“After discovering Noah B’s Heavy Armor LP last year, I knew we had to pick up a track from him…” – UKF
By reading these words, ladies and gentlemen, you’re witnessing history. Seeing wave featured on UKF needs to be considered an epochal moment in its own right. It seems to me that I am assisting in first person to one of those stories I read years ago. Stories of some talented but still little known producers like Tim Bergling or Porter Robinson that, found by the right people on some channels had their opportunity to change the world. The rest is history. Leaving aside the comparisons, which often risk doing more harm than good, what I’m writing about is exactly one of these tales. The story of a bright talent, whose growth has been constant, solid, unstoppable. He grew from being one of the producers trying out this new genre called wave to a widely respected ambassador at the forefront of the scene to a true pioneer that, like few others, pushed its border to new heights. The producer is: Noah B.
I believe the merits of this pivotal milestone need to be split among all the parts involved. Noah B of course, who has been steadily producing some incredible music during the years, achieving incredible results as Heavy Armor. Secondly, the movement. Internal conflicts aside, I think the wave communities are doing a good job supporting each other, pushing their artists and spreading the word to new followers. Last but not least, UKF and Pilot. They didn’t get early on wave, but they masterfully set up this debut. There are several artists that I believe would have had the potential to be featured on the label, but this was not just a matter of raw talent. Being such an institution with such a wide and multifaceted reach is a double-edged sword. Especially when it comes to introducing something new to the general public, the first step needs to be considered very carefully. A wrong choice can sabotage from the beginning what could be a long and successful story. You need the right person at the right time, and honestly, I can’t really find a better name than Noah B. He’s in a league of its own, his repertoire is filled with gems, he has proven over and over to effortlessly blend genres and in particular, he has a very golden touch for drum&bass (not a secondary detail when it comes to UKF). He’s simply the best.
I’m done with this endless preamble and I’m finally here to dive into this double release titled Remembering Home / Judgement. Since we’re celebrating wave’s debut on UKF, I’d like to start with the latest one, which is the actual wave cut in the release. First of all, I have to say I’m delighted that ‘Judgment’ brings back the “cozy cosmic beats” I madly loved in ‘Endless Sky‘. The drums in the beginning really fooled me to think this was another D&B cut, but when the beat dropped well, my jaw dropped too. This is my church. This is food for my soul. These are the moments when I really get to think music is the finest and most powerful art of all. The production here is so polished that if there’d be a sonic equivalent of satin, ‘Judgment’ would be undoubtedly made of that. You were expecting a proper technical analysis? Come on, you should know me at this point.
When it comes to ‘Remembering Home’ instead, I can’t help to become a little nerdy. Honestly, I don’t really get why some people label this tune as wave. I’m no genre-maniac, but we already have a way to define electronic music characterized by fast breakbeats, heavy bass lines, and synthesizers: drum&bass. I’m not pointing this out because I like to nitpick but because I can picture hordes of people losing the focus of the situation here only to start a genre war made of useless disquisition based on wrong premises that will never find an end. Focus that, instead, should remain on ‘Remembering Home’ which is one hell of a track. Liquid D&B at its finest. A soothing eargasm. Noah B made it dynamic like the wind that heralds a storm but light as a leaf. The groove is incessant but flows through us like a purifying English drizzle without hammering the eardrums. The amen breaks are the only elements that dare to disturb this balance for a few seconds, but even this choice is functional as it makes us appreciate the rest of the track even more.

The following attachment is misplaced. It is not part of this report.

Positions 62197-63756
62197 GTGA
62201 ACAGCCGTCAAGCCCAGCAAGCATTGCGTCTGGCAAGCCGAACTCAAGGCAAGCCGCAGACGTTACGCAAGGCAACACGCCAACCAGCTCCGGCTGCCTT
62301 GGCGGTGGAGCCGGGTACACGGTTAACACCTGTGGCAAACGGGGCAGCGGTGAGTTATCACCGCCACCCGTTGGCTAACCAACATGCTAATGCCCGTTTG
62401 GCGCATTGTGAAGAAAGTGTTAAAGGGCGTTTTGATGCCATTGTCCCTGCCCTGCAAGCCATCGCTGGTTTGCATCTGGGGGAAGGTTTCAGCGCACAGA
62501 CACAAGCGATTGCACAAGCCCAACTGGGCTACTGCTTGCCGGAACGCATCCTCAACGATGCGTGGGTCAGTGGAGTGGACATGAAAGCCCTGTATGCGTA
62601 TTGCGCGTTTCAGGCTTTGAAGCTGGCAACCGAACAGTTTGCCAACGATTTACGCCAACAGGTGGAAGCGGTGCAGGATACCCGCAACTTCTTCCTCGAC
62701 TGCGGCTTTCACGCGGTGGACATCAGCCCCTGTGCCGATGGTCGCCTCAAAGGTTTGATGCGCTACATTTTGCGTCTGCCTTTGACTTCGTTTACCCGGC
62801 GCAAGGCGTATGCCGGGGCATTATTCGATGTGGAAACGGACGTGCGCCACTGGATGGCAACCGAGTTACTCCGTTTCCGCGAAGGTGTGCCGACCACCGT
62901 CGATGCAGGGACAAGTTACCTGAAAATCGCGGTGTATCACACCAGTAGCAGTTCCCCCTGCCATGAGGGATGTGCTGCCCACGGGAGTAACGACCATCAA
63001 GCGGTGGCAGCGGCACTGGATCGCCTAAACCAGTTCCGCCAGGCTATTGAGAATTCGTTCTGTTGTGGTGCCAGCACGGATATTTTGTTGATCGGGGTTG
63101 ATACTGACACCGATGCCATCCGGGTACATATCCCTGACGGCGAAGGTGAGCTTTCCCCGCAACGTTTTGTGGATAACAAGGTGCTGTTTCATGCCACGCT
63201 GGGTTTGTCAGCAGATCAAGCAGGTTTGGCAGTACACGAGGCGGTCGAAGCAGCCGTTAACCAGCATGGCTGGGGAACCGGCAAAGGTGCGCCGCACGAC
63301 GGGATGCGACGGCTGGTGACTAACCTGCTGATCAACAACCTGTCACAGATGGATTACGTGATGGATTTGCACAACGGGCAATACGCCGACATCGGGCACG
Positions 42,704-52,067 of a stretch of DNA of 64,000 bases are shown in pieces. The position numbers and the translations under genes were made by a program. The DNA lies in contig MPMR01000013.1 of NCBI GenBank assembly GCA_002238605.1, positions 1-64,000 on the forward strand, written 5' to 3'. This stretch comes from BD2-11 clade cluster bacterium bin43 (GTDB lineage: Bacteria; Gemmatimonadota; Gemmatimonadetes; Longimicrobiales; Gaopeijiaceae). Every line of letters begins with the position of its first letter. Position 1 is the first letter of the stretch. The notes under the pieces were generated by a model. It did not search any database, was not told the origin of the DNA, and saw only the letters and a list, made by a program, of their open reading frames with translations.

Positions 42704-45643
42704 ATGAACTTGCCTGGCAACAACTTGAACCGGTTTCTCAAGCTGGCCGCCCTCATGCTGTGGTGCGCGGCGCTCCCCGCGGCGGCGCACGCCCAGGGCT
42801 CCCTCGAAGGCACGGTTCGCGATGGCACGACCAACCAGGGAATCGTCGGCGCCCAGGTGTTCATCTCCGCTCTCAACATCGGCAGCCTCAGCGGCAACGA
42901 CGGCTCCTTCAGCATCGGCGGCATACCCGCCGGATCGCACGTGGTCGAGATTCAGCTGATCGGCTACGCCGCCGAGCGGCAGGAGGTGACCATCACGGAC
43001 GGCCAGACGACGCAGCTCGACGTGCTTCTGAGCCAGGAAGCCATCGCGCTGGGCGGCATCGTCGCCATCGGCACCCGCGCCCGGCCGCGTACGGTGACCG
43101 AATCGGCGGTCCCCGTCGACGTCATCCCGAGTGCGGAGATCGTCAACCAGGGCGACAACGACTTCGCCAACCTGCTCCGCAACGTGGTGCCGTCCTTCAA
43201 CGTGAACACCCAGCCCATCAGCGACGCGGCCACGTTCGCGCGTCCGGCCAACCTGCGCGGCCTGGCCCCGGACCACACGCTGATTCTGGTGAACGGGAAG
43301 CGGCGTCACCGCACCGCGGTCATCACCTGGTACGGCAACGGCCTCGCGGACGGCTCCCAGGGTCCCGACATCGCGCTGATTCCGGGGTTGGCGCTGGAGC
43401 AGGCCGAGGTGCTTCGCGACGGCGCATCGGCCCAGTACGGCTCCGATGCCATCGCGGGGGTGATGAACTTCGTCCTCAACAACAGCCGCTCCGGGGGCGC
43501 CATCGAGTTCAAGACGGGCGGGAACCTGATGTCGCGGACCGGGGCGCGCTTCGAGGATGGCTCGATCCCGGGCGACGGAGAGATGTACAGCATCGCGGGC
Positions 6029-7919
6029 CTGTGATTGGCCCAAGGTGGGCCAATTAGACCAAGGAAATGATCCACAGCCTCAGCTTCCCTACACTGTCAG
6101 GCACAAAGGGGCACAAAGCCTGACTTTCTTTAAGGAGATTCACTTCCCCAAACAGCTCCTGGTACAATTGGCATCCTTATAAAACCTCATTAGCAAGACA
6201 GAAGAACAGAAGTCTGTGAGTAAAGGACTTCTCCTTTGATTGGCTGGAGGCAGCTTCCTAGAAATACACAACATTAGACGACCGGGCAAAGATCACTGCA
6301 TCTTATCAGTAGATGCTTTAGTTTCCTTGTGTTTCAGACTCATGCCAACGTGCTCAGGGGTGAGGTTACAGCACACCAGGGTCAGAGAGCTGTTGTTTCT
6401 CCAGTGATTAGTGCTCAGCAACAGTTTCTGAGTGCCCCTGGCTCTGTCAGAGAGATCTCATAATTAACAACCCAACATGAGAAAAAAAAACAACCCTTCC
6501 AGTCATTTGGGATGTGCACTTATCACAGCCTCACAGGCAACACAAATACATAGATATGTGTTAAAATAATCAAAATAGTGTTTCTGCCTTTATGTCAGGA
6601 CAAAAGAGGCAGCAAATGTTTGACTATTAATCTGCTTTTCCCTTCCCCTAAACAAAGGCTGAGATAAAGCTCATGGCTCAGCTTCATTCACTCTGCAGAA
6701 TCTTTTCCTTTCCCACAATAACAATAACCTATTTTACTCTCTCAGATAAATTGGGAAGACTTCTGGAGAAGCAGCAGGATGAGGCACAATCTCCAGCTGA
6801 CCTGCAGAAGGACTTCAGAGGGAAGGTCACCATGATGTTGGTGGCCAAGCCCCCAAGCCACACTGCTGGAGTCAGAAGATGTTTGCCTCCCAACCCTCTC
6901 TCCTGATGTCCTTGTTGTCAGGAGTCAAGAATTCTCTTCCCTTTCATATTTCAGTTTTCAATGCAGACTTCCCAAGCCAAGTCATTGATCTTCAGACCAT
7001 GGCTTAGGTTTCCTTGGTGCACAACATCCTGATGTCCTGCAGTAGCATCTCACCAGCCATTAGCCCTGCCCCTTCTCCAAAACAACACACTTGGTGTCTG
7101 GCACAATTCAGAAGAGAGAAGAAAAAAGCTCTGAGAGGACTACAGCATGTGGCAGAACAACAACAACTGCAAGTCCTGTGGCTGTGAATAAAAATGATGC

The airy melodies and otherworldly chords Noah B puts on top of this classy groove are masterful as always and don’t resent the lack of vocals at all. Not that it’d be bad to have someone singing over it but I like how this states loud and clear that emotions aren’t tight to words. If we want, if we need, we can shut up and still be able to convey emotions in many other ways. With a look, a hug or, if you’re lucky, by composing a song. In this regard, Noah B stated: “I’ve always used music to express feelings I have a hard time articulating in my day to day life. With Remembering Home and Judgement, I wanted to convey a feeling of hope & optimism. Over the last two years I’ve experienced a lot of changes and ups and downs in my life, but through all of it I’ve been able to remain positive and motivated by the support of my fans, friends and family. Their support is what keeps me going and these songs are a reflection of the hope they’ve instilled in me.”
The last thing I’d like to point out about both the tracks is how much I love that they open and close with the same arpeggios and chords, in almost a perfect loop. Now I’m only waiting for someone to upload a Noah B – Remembering Home / Judgement (10 hours) video on YouTube. Meanwhile, you can stream this historic release below, on UKF’s YouTube channel, or on your favorite platform here.